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Follow along as we change the color of plants and flowers in Photoshop! Learn how to use Hue/Saturation Adjustment Layers, Layer Masks, Groups, and more.
Image sourced from Pexels.
Change the Color of Plants & Flowers
Change the Color of Anything in Photoshop
Photoshop makes it fairly easy to select particular colors, or even objects, in a photograph and make change to the hue, saturation or brightness.
And changing the colors of plants and flowers is a great way to add more visual interest to an image or just to create an eye-catching effect.
Let’s see what we can do with the plant and flowers in this photo to make the image a littler darker and more dramatic.
Changing Colors with Hue/Saturation
We have some great courses on the power of Adjustment Layers in Photoshop and, if you want to master these useful tools, the Hue/Saturation Adjustment Layer is a great place to start.
You can add Adjustment Layers to the Layer Stack vie the Layer menu at the top of the screen. Hover over New Adjustment Layer and a list will appear with all of the available options.
Since we want to focus on changing the colors in our image, create a Hue/Saturation Adjustment Layer. Once selected, the Hue/Saturation Adjustment dialog will appear. This dialog provides a number of options to both select and change any color in a photo.
Let’s begin by changing the colors of leaves. The easiest way to do this is by selecting the greens in the image. Click on the drop-down box that’s currently set to Master, and then change it to Greens.
Then, for even more precision, you can use the eyedropper tools to select the specific hues of green that you want to adjust.
Once the colors you want to adjust have been selected, move the Hue, Saturation, and Lightness sliders to the left and right to see how those changes affect the image.
We chose to change the green leaves to be more of a dark blue/purple color.
We’ll move on to change the color of the flowers in a moment, but first we need to take care of some spots that the Hue/Saturation Adjustment Layer missed.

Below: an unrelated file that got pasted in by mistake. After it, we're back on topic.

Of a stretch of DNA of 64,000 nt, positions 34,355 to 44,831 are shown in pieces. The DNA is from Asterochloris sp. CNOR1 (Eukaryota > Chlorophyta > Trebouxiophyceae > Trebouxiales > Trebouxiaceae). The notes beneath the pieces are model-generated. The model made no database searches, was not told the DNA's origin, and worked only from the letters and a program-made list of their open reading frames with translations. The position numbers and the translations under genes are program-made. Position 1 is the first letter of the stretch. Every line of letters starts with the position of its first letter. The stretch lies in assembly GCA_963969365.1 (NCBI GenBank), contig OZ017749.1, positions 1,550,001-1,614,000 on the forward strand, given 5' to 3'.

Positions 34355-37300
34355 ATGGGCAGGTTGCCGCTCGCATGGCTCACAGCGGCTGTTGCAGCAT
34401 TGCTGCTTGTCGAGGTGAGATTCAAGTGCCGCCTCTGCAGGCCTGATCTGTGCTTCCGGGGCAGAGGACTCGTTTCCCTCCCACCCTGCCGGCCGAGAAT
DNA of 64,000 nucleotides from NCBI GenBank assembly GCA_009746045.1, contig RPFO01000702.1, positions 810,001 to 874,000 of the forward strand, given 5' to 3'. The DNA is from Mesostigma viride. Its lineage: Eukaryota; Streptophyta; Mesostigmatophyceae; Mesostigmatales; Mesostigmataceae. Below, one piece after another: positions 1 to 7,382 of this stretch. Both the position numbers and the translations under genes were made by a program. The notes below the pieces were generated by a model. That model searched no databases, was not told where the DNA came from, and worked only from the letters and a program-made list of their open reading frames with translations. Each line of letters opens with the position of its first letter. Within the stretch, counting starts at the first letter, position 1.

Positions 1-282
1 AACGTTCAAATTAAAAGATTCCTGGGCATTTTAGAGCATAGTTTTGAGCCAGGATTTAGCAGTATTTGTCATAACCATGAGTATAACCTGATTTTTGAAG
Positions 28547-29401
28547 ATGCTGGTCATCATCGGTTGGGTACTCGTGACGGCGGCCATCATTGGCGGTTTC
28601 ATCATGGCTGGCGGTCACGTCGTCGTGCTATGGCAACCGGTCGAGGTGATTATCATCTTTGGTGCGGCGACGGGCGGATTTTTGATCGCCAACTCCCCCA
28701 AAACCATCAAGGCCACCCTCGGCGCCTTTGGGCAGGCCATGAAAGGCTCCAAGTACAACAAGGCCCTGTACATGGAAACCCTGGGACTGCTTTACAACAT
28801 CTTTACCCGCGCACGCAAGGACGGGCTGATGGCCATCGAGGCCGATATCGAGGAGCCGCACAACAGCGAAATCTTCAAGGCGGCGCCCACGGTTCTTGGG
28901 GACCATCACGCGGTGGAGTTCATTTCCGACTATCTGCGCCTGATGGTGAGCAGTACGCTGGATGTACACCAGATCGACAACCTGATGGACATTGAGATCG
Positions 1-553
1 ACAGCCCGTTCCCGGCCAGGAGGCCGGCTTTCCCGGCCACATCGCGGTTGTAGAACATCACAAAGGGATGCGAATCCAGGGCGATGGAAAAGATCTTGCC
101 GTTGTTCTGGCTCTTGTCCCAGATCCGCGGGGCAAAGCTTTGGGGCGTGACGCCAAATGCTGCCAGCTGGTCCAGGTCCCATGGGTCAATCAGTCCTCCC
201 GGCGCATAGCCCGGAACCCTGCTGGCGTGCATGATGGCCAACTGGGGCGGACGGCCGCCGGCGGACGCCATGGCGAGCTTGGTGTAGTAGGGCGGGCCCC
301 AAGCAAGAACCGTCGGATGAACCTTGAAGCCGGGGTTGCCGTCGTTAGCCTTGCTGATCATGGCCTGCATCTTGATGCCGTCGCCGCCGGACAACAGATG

Refining Hue/Saturation Adjustments
While the selection tools within the Hue/Saturation Adjustments are very helpful, they won’t always provide a perfect result.
Zooming in, notice that some small areas, like flower stems, were missed by our original selections.
Fortunately, this is a pretty simple fix and we have a few options as to how we approach it.
One method is to simply double-click on Hue/Saturation Adjustment Layer to open the settings window, and then adjust the feathering of the effect using the slider at the bottom of the panel.
By increasing the feathering, the Adjustment will expand out to affect a wider range of hues.
While this can sometimes solve the problem, it didn’t do very much for us in this particular example.
Another more manual approach is to create a new Layer, select the Brush Tool, Sample a color from the surrounding area (hold ALT or OPTN and click on any color to sample it), and then paint over the spot that we want to change to the sampled color.
Select the Layer that you painted on, locate the Blending Mode options at the top of the Layer Panel, and change the Blending Mode to Color.
Notice that Photoshop used the color of where we painted to change the color of the photo information below it.
We’re done with the leaves, now let’s try and change the color of the flowers to complete our new look!
Changing Multiple Colors
Since we’re changing the color of multiple objects in the image, we’re going to need multiple Hue/Saturation Adjustment Layers to finish the job.
Using the same process as when we started, created a new Hue/Saturation Adjustment Layer on top of the Layer Stack.
Since our goal is to change the color of the flowers, choose Yellows from the drop-down box in the Hue/Saturation dialog.
We chose to go with a pretty saturated red to make the image a little more dramatic. But there’s an issue.
Notice that the new adjustment affected the skin tone of the subject. This is a pretty common issue when working with images of people. Any time you adjust reds, oranges, or yellows–any warm color tones–you’re going to end up changing the skin tones of any people in your photo.
As long as you know to look out for this issue, it’s another easy fix.
Simply Group all of the Hue/Saturation Adjustments together by selection all of them and hitting CTRL or CMD + G. Add a Layer Mask to the Group and, using a soft, round brush, use the Brush Tool to paint with black on Layer Mask over the subject and their skin.
This will remove any color changes from affecting the colors in the subject’s skin, hair, and clothing.
You should end up with plants and flowers appearing in the colors that you chose, and a subject that looks perfectly natural.